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Over the coming years, there will probably be a gradual transition of the Internet from IPv4 to IPv6. During this transition phase, it is important that existing IPv4 applications continue to work with newer IPv6 applications. For example, a vendor cannot provide a telnet client that works only with IPv6 telnet servers but must provide one that works with IPv4 servers and one that works with IPv6 servers. Better yet would be one IPv6 telnet client that can work with both IPv4 and IPv6 servers, along with one telnet server that can work with both IPv4 and IPv6 clients. We will see how this is done in this chapter.
We assume throughout this chapter that the hosts are running dual stacks, that is, both an IPv4 protocol stack and an IPv6 protocol stack. Our example in Figure 2.1 is a dual-stack host. Hosts and routers will probably run like this for many years into the transition to IPv6. At some point, many systems will be able to turn off their IPv4 stack, but only time will tell when (and if) that will occur.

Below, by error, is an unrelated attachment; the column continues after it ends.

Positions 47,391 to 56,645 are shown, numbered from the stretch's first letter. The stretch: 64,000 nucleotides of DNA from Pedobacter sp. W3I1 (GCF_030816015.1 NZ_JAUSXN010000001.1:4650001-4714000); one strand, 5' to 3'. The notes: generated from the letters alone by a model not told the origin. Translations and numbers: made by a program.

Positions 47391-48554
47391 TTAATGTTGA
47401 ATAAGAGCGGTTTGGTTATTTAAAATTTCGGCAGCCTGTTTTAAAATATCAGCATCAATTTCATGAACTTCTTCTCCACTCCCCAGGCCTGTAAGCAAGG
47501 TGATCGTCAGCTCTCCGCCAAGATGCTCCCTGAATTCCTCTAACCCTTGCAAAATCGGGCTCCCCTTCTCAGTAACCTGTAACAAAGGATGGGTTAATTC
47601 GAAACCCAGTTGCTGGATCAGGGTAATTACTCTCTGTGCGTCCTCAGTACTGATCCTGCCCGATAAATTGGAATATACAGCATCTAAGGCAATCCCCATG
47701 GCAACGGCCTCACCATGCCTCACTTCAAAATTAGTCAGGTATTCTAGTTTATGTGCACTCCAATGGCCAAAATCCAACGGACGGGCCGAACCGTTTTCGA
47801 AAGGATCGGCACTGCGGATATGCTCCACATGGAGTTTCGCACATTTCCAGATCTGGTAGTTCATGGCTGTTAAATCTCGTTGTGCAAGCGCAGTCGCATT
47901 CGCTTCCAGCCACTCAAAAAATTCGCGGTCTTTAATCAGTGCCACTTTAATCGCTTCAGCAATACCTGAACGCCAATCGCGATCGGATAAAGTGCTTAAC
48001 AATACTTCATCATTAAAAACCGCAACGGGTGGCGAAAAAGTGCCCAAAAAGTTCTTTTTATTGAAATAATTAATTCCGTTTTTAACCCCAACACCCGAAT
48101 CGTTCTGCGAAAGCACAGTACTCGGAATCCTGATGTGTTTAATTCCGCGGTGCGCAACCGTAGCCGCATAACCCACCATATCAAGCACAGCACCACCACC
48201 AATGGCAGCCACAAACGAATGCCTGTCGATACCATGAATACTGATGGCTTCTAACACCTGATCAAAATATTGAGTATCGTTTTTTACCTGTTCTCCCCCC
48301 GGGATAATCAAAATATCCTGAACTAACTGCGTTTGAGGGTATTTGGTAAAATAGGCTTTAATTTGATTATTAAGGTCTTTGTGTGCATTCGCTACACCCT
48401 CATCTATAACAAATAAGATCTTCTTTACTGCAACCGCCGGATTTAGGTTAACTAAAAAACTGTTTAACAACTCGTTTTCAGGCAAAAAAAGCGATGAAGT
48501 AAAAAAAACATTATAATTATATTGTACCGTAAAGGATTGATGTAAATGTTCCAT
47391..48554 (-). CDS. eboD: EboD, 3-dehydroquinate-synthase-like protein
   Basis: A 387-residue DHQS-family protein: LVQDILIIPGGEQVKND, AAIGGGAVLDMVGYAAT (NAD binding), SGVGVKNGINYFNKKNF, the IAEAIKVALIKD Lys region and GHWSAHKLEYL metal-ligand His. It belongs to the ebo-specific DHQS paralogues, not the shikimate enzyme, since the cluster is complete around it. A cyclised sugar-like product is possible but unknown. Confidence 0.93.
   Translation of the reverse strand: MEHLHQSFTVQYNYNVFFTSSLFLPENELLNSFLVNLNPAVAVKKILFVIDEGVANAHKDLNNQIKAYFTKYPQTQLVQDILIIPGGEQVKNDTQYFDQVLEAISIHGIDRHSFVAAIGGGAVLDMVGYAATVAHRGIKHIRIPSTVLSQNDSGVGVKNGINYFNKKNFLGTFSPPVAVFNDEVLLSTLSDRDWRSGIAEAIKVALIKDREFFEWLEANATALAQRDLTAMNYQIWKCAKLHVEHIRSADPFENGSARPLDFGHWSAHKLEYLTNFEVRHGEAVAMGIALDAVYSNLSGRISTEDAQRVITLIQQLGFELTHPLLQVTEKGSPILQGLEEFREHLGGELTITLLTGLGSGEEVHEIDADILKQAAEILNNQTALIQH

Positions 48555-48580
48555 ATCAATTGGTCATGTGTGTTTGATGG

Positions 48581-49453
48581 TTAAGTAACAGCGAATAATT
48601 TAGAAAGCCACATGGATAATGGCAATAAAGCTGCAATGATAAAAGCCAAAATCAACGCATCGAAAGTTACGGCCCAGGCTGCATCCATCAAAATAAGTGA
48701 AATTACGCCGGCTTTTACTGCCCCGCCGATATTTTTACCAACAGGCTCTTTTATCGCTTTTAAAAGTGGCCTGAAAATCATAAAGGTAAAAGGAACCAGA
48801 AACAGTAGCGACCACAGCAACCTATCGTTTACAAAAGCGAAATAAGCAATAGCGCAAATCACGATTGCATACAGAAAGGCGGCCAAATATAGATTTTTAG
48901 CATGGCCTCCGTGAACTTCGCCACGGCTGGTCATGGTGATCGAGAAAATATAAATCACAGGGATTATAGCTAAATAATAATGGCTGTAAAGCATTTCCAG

In this chapter, we will discuss how IPv4 applications and IPv6 applications can communicate with each other. There are four combinations of clients and servers using either IPv4 or IPv6 and we show these in Figure 12.1.
We will not say much more about the two scenarios where the client and server use the same protocol. The interesting cases are when the client and server use different protocols.
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